11 3. To what degree is the person involved? Let us return to the example of a store. Probably an employee assigned to run the cash register or to fill the shelves only occasionally handles cigarettes or religious items; that is a small part of his overall work. What a contrast, though, with an employee in the same store who works at the tobacco counter! All his work, day in and day out, focuses on something contrary to Christian beliefs. (2 Corinthians 7:1) This illustrates why the degree of involvement or contact must be evaluated in deciding employment questions.
12 4. What is the source of the pay or the location where the work is done? Consider two situations. To improve its public image, an abortion clinic decides to pay a man to clean neighborhood streets. His pay comes from the abortion clinic, but he does not work there, and no one sees him in the clinic all day. Rather, they observe him doing a public work that of itself is not in conflict with the Scriptures, no matter who pays him. Now a contrast. In a nation where prostitution is legalized, the public health service pays a nurse to work at brothels, running health checks intended to reduce the spread of sexually transmitted diseases. Though she is paid by the public health service, her work is entirely at houses of prostitution, making the immorality safer, more acceptable. These examples illustrate why the source of one’s pay and the location of the work are aspects to consider.
13 5. What is the effect of doing the work; will it hurt one’s own conscience or stumble others? Conscience should be considered, both our own and that of others. Even if a certain work (including its location and source of pay) seems acceptable to most Christians, an individual may sense that it would trouble his personal conscience. The apostle Paul, who set a fine example, stated: “We trust we have an honest conscience, as we wish to conduct ourselves honestly in all things.” (Hebrews 13:18) We ought to avoid doing work that would leave us disturbed; yet, we also should not be critical of others whose consciences differ. Conversely, a Christian might see no conflict with the Bible in his doing a certain work, but he realizes that it would be very disturbing to many in the congregation and in the community. Paul reflected the right attitude in his words: “In no way are we giving any cause for stumbling, that our ministry might not be found fault with; but in every way we recommend ourselves as God’s ministers.”
14 Now let us go back to the main question of working on a church building, such as installing new windows, cleaning the carpets, or servicing the furnace. How might the above factors be involved?
15 Recall the aspect of authority. Is the Christian the owner or manager who can decide whether to take on such work on a church? Would a Christian having that authority want to share with Babylon the Great by bidding on a job or contracting to help some religion promote false worship? Would that not be comparable to deciding to sell cigarettes or idols in one’s own store?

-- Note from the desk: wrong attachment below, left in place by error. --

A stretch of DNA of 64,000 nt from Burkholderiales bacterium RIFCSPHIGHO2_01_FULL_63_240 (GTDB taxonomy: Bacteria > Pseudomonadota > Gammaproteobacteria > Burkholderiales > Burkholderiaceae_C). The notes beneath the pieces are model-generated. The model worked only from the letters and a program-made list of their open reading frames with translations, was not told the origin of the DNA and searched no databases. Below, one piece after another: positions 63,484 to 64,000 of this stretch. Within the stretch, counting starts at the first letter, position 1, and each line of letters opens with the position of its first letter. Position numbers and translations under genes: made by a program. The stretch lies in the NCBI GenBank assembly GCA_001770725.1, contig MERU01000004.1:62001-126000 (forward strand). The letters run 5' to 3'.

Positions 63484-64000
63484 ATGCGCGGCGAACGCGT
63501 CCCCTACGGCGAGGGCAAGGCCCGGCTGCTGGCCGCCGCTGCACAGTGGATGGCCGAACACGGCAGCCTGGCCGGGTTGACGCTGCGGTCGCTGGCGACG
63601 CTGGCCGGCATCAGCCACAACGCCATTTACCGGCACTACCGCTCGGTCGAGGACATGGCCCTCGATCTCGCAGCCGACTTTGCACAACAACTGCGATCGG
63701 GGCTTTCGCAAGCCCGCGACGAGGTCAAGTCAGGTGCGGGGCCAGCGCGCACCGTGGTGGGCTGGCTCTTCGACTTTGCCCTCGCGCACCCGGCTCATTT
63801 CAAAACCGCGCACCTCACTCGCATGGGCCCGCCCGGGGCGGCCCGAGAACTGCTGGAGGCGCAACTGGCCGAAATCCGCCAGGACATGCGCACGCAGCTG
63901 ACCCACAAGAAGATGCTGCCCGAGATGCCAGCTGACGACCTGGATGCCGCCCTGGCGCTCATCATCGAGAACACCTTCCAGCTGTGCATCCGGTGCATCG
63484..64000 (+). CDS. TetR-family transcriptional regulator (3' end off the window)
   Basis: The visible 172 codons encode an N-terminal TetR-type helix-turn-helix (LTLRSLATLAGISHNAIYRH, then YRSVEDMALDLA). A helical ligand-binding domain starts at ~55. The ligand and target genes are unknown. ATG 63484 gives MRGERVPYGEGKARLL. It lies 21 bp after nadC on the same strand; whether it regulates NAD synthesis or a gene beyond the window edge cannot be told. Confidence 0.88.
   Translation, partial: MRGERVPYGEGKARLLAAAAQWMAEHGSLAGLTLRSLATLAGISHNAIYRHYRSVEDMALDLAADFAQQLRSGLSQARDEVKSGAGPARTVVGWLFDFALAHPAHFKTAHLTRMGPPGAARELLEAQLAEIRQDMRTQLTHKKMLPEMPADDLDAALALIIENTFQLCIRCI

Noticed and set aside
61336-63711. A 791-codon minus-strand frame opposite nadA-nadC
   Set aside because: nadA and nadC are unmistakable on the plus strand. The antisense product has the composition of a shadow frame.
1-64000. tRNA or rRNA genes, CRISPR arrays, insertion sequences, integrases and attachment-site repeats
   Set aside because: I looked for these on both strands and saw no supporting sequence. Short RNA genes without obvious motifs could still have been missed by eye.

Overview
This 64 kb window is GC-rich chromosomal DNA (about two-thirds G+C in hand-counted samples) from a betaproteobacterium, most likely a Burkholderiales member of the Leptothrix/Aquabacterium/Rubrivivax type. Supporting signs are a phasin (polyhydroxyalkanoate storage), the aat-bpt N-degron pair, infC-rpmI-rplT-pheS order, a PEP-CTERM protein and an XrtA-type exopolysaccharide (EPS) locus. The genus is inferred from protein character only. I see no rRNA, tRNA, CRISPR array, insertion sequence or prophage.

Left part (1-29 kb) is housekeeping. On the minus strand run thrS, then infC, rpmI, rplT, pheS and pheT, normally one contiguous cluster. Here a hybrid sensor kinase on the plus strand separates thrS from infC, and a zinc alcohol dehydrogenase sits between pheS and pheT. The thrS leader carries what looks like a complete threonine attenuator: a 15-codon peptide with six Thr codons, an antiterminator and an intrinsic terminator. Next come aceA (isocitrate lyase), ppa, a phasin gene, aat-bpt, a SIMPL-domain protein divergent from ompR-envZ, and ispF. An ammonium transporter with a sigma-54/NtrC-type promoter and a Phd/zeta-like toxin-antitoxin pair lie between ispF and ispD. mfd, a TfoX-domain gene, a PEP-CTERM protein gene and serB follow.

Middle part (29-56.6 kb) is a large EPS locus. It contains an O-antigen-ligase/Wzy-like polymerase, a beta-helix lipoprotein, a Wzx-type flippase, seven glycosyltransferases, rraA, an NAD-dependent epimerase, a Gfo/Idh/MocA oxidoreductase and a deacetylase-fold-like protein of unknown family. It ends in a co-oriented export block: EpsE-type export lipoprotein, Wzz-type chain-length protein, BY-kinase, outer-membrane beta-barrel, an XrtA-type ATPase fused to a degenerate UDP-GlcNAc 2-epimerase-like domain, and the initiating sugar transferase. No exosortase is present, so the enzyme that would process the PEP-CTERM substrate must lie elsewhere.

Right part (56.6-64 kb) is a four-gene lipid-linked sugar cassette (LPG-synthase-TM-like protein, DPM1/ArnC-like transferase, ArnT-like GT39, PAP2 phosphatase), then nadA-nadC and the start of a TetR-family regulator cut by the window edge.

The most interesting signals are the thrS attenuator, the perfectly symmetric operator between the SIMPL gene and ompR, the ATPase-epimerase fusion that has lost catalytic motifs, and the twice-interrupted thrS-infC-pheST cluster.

16 If the Christian is an employee without the deciding voice over what jobs are accepted, other factors ought to be considered, such as the location and the extent of involvement. Is the employee asked simply to deliver or put in place new chairs on an occasion or to render human service, such as a fireman’s putting out a fire in a church before it spreads? Many would see this as different from an employee of a business spending a long time painting the church or regularly doing gardening to make it attractive. Such regular or extended contact would increase the likelihood that many would link the Christian with a religion that he claims he does not endorse, potentially stumbling them.
17 We have brought up a number of important considerations as to employment. These were presented in the context of a specific question involving false religion. Yet, they can equally be considered in connection with other types of employment. In each case, a prayerful analysis should be made, taking into consideration the specific
^ par. 10 Some Christians working in hospitals have had to consider this factor of authority. A physician might have authority to order medications for or medical procedures on a patient. Even if a patient did not mind, how could a Christian doctor in authority order a blood transfusion or perform an abortion, knowing what the Bible says on such matters? In contrast, a nurse employed at the hospital might not have such authority. As she performs routine services, a doctor might direct her to perform a blood test for some purpose or to care for a patient who came for an abortion. In line with the example recorded at 2 Kings 5:17-19, she might conclude that since she is not the one with authority who orders a transfusion or performs an abortion, she could carry out human services for a patient. Of course, she still would have to consider her conscience, so as ‘to behave before God with a clear conscience.’